In fact Musgrave moved permanently to Melbourne following his third trip to the Auckland, Bounty and Antipodes Islands on the navy steam-sloop Victoria with Captain Norman, looking for castaways.

The good impression Musgrave made on Captain Norman, together with a recommendation from John Macpherson, Invercargill, helped him secure permanent employment with the Department of Trade & Customs, Ports & Harbours in Melbourne. And Macpherson was a personal friend and business associate of the Minister of Trade, James G. Francis.

'Captain Musgrave leaving the Auckland Islands in a dinghy' — artist Alfred Clint, engraver Frederick Grosse, 25 October 1865, published in the Australian News for Home Readers.Statf Library of Victoria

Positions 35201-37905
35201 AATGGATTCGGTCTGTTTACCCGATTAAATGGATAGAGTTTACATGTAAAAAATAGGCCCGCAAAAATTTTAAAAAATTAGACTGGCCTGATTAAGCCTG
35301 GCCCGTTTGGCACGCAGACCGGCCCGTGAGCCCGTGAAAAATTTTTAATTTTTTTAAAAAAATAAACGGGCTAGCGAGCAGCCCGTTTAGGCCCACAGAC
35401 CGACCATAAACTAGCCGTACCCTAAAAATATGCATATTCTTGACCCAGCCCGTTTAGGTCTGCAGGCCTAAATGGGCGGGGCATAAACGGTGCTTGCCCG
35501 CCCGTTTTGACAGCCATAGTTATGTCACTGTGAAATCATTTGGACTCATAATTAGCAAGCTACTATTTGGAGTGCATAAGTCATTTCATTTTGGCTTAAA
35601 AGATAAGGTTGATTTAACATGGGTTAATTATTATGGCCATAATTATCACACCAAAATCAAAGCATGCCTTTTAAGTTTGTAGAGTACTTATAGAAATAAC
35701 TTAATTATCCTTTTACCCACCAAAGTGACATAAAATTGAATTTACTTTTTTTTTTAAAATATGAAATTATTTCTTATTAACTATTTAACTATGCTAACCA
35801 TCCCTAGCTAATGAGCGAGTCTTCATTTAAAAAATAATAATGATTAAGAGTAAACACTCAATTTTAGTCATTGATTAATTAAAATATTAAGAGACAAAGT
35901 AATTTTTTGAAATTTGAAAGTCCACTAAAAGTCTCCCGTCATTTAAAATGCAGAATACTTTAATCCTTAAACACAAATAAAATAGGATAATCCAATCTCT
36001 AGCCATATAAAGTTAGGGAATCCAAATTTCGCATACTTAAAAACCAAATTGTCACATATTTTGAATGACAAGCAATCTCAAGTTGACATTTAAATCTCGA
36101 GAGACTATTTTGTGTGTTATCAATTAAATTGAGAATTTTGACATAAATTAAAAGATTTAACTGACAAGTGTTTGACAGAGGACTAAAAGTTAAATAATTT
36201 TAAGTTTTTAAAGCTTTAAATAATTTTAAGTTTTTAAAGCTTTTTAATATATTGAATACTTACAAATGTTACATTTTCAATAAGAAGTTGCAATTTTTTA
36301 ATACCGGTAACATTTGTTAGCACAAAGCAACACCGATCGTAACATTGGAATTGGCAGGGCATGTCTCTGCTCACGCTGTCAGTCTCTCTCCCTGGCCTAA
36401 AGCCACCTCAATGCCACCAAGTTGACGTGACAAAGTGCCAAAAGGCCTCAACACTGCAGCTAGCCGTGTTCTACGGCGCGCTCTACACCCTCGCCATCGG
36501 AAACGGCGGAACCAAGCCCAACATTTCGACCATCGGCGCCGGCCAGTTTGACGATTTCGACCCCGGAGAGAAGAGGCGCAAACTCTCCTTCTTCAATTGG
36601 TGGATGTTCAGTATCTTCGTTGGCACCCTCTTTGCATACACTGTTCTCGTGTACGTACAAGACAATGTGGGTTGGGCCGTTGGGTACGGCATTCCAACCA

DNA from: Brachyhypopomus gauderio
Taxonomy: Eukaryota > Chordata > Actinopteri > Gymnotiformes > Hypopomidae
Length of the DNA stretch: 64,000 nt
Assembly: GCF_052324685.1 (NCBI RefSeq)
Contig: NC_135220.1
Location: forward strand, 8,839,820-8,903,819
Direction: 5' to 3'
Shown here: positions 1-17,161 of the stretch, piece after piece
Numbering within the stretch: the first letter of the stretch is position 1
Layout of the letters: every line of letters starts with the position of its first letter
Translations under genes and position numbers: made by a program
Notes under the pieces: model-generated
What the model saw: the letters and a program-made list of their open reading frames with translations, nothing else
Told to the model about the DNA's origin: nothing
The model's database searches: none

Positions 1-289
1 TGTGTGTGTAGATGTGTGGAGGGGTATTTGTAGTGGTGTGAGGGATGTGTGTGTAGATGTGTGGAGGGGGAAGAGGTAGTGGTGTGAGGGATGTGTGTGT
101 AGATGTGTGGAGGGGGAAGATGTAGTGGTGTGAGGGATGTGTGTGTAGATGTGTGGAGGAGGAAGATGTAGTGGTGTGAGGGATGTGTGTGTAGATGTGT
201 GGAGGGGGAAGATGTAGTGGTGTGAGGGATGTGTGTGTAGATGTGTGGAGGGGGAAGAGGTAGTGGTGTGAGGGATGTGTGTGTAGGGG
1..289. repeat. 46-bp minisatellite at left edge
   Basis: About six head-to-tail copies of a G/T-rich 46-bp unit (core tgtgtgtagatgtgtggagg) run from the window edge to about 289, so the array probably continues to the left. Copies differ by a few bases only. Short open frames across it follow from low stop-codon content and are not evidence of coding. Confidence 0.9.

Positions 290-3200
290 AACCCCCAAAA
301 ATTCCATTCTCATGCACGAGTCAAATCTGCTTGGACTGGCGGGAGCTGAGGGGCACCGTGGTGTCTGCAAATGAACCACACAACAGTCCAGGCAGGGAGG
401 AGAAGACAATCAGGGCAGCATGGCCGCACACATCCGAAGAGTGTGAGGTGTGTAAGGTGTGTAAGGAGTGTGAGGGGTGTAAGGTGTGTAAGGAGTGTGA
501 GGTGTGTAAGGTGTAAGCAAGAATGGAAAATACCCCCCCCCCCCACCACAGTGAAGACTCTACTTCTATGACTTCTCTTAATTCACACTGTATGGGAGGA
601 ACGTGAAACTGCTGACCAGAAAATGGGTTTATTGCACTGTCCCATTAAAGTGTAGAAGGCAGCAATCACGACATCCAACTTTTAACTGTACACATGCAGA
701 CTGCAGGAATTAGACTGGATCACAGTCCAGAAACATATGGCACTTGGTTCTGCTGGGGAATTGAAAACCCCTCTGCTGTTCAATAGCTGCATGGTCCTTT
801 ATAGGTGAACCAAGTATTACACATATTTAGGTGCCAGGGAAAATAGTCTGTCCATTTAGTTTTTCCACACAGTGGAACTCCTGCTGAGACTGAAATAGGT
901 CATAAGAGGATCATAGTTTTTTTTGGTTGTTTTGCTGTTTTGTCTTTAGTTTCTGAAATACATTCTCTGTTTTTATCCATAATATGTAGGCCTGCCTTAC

'Captain Musgrave leaving the Auckland Islands in a dinghy' — artist Alfred Clint, engraver Frederick Grosse, 25 October 1865, published in the Australian News for Home Readers.
Statf Library of Victoria

page 244

Having promised his wife that he would never venture far away to sea again, Musgrave entered the Maritime Services in Victoria on 14 December 1865,6 hence the dedication of his book to "John Macpherson, esq. Merchant, of Invercargill, and to the Honorable James G. Francis, Minister of Trade, Melbourne, as a tribute of gratitude."

We find Captain Musgrave as pilot, or as 'harbour boat captain', Gippsland Lakes Entrance, in June 1867, at a salary of £200 per annum,7 with the help of six men employed part-time. In 1868-69 his name appears as construction overseer of telegraphs in the Public Service Lists 1858-1870.

He was subsequently in charge of several lighthouses along the treacherous coastline of Bass Strait. He was lighthouse keeper at Wilson's Promontory, the most southerly aspect of the Australian continent; then successively at Gabo Island, Cape Schanck, Cape Otway, and Point Lonsdale.8